No

No a short word; a snap, perhaps.

No as negative speech; a complaint.

No what you say when you do not want to proceed; when you do not agree to something.

No as an address; delivered to a person or made against a system or given in a situation.

No what you announce by what you do or do not do with your body; as gesture, as withdrawal.

No as a story of how someone comes to refuse what had previously been endured.

No as political action; how a collective is formed by saying enough is too much; we from a will from a wont.

No as costly; what you are willing to say or do despite the consequences, whatever the consequences.

No as achievement: what we say for each other; what we pick up from each other.

No as what is behind you when you start over; when you try something out, when you go another way.

I have started with a series of 10:  10 no’s

NoNoNoNoNoNoNoNoNoNo

Together no becomes a scramble and a scream.

There will be more no‘s. Politics is the accumulation of no’s.

We can return to the start, to the shortness of the word no, a small word with a big job to do; a word we use because of what we have to do to create a world in which we can be.

We have many no’s behind us: we have rights because of how many said no; no to how they were judged, not human, less than human, no to how they were excluded or sometimes included, no to how a world was built to enable the safety, happiness and mobility of a few.

The experience of being subordinate – deemed lower or of a lower rank – could be understood as being deprived of no. To be deprived of no is to be determined by another’s will. To be determined is to become part of a whole: the classic metaphor of the servant (as well as the laborer) is the hands; you become the hands of the one you serve; you must be handy. You must do what you are asked to do; when obedience is a necessary part of fulfilling a function, no is not an option, although in some ways neither is yes, because what happens does not require your agreement; perhaps you are yes whether or not you say yes, yes sir, yes sir; which means that yes when said is not willed.

When you must be willing to agree, willing is not the absence of force. Michel Foucault in an oft-cited sentence wrote “if there was no resistance, there would be no power relations.” A less cited but equally important sentence follows: “Because it would be just a matter of obedience” (1997: 167). Judith Butler in an interview described how “when someone says ‘no’ to power, they are saying ‘no’ to a particular way of being formed by power. They are saying: I am not going to be subjected in this way or by these means through which the state establishes its legitimacy.  The critical position implies a certain ‘no’, a saying ‘no’ as an ‘I’, and this, then, is a step in the formation of this ‘I’” (2009, np). No saying becomes formative; a subject comes from (rather than causing) a will to disobey. Disobedience is when you say no without being given a right to say no.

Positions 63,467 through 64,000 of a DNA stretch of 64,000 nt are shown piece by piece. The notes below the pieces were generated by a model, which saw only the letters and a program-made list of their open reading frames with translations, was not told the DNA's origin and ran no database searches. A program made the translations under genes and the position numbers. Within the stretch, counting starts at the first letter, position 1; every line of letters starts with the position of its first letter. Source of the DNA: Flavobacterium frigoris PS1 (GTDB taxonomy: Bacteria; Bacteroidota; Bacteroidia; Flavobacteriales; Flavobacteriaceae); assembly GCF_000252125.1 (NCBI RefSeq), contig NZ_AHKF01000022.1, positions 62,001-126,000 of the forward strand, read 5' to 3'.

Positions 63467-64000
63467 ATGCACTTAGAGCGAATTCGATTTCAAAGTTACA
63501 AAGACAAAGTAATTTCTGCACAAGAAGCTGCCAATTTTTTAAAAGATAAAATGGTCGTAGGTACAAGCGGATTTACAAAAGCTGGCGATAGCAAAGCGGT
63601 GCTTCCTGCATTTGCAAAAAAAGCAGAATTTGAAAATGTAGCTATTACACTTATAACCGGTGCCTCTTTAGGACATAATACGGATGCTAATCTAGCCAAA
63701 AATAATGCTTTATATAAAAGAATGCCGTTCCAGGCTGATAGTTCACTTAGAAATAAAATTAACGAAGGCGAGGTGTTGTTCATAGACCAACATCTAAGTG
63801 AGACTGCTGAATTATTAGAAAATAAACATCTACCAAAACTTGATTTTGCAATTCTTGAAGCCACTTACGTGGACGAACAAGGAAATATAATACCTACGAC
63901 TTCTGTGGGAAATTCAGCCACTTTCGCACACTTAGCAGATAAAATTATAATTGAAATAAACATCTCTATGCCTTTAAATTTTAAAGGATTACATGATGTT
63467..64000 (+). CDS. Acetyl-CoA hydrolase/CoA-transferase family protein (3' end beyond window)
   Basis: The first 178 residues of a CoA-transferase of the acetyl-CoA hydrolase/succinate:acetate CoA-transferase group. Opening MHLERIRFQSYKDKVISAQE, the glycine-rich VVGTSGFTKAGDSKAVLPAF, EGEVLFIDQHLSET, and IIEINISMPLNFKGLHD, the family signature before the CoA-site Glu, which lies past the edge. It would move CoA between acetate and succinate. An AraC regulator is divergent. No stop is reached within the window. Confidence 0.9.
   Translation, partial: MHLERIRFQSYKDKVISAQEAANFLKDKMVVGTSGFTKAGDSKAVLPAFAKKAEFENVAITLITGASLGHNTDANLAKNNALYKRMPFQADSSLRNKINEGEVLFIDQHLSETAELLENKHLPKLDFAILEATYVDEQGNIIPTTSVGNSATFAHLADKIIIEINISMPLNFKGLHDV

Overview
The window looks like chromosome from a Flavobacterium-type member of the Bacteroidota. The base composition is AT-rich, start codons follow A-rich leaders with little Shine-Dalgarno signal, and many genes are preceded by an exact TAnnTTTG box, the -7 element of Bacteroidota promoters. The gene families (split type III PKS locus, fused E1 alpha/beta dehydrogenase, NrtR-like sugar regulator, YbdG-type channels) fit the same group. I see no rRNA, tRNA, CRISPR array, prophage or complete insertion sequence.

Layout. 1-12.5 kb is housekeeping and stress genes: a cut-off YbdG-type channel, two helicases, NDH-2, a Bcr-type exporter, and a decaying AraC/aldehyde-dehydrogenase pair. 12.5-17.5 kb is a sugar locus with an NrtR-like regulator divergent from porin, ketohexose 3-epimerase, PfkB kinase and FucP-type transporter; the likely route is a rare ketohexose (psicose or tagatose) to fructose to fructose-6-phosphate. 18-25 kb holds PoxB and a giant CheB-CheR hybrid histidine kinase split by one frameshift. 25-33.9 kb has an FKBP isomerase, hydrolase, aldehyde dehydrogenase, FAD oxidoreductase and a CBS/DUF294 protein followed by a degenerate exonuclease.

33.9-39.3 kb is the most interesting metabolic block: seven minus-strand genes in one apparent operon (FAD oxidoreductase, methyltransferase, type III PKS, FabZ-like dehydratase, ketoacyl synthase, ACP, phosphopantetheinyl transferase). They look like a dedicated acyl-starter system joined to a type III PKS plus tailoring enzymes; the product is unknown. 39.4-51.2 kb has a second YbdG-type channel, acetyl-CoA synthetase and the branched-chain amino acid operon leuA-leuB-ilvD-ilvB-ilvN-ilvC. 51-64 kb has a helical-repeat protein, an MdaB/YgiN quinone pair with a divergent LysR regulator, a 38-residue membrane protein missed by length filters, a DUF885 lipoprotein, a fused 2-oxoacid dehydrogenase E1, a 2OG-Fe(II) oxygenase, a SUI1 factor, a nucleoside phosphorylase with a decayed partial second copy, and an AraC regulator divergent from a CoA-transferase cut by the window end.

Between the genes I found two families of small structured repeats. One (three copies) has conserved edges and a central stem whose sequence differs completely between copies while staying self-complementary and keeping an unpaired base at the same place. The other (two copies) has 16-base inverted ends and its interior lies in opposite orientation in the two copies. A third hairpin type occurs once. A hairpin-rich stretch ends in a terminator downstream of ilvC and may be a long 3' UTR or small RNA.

The scandal: you come to be from refusing not to be or to be not.

Double negative: no to not.

If you did say no without being a subject with rights to determine your existence your no might be inaudible; babble. When your no becomes audible it would be a sign of  impertinence, a word that now implies “rudely bold” but derives from the Latin for “unconnected” or “unrelated.” A no if uttered becomes a sign of being unwilling to be part; unwilling to subordinate your will; a no as straying; no as becoming stray. No is insubordination not only given the content of speech (this is not about what you are saying no to) but because saying no is wrong when you have no right to no. A struggle against power is a struggle for a right to no, a right not to agree with what you are asked to do or to be.

In a democracy a no seems guaranteed as a freedom as much as a right; freedom of expression as freedom to say no, freedom of assembly as the freedom to gather around no.  But a no can still be dismissed as impertinent in the sense of rudely bold or boldly rude and can be judged as an act of political vandalism. So many refusals are dismissed in these terms; you might be free to say no but your no is heard as destructive; hearings have consequences (becoming a killjoy is a consequence). One thinks of decolonizing the curriculum, so often framed as the willful destruction of our universals, as saying no to culture, to life, to happiness (we can’t teach Kant, one headline laments). And then no becomes judged not only as how you stop others from doing something, but how you stop yourself from being something.

They might not stop you from saying no but they make it costly for you to say no.

No can be heard as inciting violence. The police coming down upon protesters with heavy hands, with weapons, do so, they so often say, in the case of violence. But they so often come down on protesters in case of violence, creating the violence they use retrospectively as a justification for violence. This judgement “in case of” exercises histories however it is made in the fast time of a present. When a crowd is a blur of brown and black, a crowd is treated in case of violence very quickly, as if brown and black people by the mere act of assembling are a case of violence.

Whether no is heard as provocation depends on who is saying no.

Or no can be expressed but be inaudible or no might even be expressible because it is inaudible. Perhaps you can say no because they do not hear what you say; do not, will not. No could even be a non-performative: what you can say when saying something would not do anything. I suggested in Living a Feminist Life (2017) that agreeing to something can be one of the best ways of stopping something from happening. My example was a diversity policy that was agreed after a long process of being stalled, but that, once agreed, never came into use.[1] A yes can be a path to a no or a not; how something does not happen. An organization might say yes when there is not enough behind that yes to bring something about. Perhaps no becomes what we are given freedom to say when there is not enough behind that no to bring something about. Or perhaps we are given permission to say no, or given somewhere to go with no, as a way of being contained; you can say no in a consultation exercise or a feedback session without that no being taken up or even in order that that no does not get taken up.